The Columbus Blue Jackets were impressed by William Karlsson’s two-way ability as a rookie pivot and have rewarded him with a two-year, $2 million contract. Karlsson, 23, scored nine goals and 20 points, but had the highest average shorthanded ice time of any Blue Jackets forward.
The Columbus Blue Jackets don’t have much cap space, but that won’t matter if they lock up their restricted free agents to sweetheart deals like the one William Karlsson has inked with the club.
It was announced Thursday evening that Karlsson, 23, has signed a two-year contract to remain with the Blue Jackets, and that’s a great contract for Columbus. CapFriendly reported the contract is worth $1 million annually.
Though Karlsson didn’t exactly have the type of season that would lead any to believe he’s an offensive dynamo, he excelled as a depth center. In his first full campaign, he knocked home nine goals, tied for 15th in rookie goal scoring, and 20 points, which tied him for 20th in points for rookies.
“William Karlsson made great strides in his first NHL season and we believe that he is just beginning to come into his own as a player,” Blue Jackets GM Jarmo Kekalainen said in a release. “He is an important part of our young, core group of players and we are pleased that he will continue to grow, develop and contribute to our team as we move forward.”
What makes him more valuable, though, is his two-way play. Of all Blue Jackets forwards, none averaged more ice time when Columbus was shorthanded than Karlsson. He skated more than two minutes per game with the Blue Jackets down a man and was tied for fourth in average shorthanded time on ice on the entire team. Columbus’ penalty kill wasn’t exactly a world-beater — it finished 19th in the league at 81 percent — but Karlsson playing such an integral role so early in his career bodes well for his future as a defensive-minded pivot in Columbus.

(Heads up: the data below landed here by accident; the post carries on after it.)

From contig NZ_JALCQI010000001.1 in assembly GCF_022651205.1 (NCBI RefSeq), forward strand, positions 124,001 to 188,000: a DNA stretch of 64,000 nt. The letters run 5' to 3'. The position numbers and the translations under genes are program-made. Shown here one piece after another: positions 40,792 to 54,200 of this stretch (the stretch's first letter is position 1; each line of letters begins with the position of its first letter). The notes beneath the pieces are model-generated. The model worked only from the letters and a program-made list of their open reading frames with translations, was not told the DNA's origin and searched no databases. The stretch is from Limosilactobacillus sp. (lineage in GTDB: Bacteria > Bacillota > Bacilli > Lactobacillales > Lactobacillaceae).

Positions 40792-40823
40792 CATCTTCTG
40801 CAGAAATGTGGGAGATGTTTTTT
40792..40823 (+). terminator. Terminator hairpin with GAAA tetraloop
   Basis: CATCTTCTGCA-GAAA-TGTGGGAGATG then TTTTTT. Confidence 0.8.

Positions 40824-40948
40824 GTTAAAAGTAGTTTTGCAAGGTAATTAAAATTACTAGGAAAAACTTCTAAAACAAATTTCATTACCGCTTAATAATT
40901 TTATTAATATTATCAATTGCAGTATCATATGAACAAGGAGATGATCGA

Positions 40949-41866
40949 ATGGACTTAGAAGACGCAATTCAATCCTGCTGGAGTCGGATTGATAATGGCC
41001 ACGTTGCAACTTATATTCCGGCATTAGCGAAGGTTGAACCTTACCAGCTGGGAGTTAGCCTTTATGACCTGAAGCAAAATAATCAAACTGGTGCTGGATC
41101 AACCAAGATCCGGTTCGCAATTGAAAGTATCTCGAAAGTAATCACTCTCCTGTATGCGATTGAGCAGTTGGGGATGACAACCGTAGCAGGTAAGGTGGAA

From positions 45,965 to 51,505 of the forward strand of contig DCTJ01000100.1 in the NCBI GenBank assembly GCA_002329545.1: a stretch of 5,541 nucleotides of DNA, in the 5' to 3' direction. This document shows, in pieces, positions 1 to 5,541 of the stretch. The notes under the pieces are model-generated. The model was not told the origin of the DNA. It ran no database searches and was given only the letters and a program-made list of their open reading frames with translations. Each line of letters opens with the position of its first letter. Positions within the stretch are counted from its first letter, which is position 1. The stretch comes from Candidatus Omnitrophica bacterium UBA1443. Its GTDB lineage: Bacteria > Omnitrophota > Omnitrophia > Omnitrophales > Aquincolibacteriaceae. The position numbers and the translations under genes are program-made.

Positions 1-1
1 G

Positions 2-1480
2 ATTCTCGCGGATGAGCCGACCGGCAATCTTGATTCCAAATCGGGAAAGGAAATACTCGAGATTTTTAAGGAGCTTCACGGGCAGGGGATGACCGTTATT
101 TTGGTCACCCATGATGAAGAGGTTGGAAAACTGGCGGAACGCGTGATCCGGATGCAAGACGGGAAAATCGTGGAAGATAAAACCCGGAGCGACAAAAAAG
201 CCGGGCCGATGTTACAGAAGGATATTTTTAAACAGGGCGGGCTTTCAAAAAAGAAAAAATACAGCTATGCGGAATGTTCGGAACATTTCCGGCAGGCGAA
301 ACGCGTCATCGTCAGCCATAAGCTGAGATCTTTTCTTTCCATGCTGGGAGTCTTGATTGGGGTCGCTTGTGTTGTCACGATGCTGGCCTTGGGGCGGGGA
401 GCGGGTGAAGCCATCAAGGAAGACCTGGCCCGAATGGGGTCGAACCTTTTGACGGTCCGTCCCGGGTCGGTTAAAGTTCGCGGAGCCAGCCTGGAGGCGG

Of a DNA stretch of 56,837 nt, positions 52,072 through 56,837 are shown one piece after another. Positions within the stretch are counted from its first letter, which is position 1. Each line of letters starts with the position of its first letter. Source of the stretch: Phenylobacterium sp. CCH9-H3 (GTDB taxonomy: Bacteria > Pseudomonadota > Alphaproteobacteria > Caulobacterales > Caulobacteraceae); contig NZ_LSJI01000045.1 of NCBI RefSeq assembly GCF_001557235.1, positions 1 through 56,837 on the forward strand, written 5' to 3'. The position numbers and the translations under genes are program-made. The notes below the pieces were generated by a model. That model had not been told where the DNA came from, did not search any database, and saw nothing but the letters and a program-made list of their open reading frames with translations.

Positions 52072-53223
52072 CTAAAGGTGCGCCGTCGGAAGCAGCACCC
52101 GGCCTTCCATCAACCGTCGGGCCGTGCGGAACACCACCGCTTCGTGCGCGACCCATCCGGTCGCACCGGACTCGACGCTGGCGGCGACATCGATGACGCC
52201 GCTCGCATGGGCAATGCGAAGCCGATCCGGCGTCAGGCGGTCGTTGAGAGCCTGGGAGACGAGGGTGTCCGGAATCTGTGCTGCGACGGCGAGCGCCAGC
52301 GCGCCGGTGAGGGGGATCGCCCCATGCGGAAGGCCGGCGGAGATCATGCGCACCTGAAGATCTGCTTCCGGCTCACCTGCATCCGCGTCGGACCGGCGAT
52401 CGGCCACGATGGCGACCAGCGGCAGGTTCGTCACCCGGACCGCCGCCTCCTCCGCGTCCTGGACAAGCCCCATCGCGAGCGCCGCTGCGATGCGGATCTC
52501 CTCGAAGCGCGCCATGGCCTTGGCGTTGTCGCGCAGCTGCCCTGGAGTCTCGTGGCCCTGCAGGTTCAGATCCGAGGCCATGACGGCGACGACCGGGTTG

The $1 million price tag for Karlsson is also somewhat of a steal. Granted Karlsson it’s usually goal scoring and offense that comes with a big price tag, it’s shocking that the Blue Jackets got the center to sign on for what equates to a $75,000 raise. Karlsson’s cap hit this past season was $925,000, and the $1 million salary this coming season is a modest raise.
The slight raise could be very helpful for Karlsson going forward, though. It’s a short, two-year bridge deal. If he exceeds expectations over the next two years, he’ll be in line for a raise when this contract comes up.
Originally drafted 53rd overall by the Anaheim Ducks in 2011, Karlsson was acquired as part of the trade that sent James Wisniewski to California. In exchange for Wisniewski, the Blue Jackets received Karlsson, Rene Bourque and a second-round pick, 58th overall, which was used to Kevin Stenlund last June.
Columbus is still yet to lock up Seth Jones, their most important RFA, though it’s expected the Blue Jackets will reach a deal with the 21-year-old defenseman before the season begins.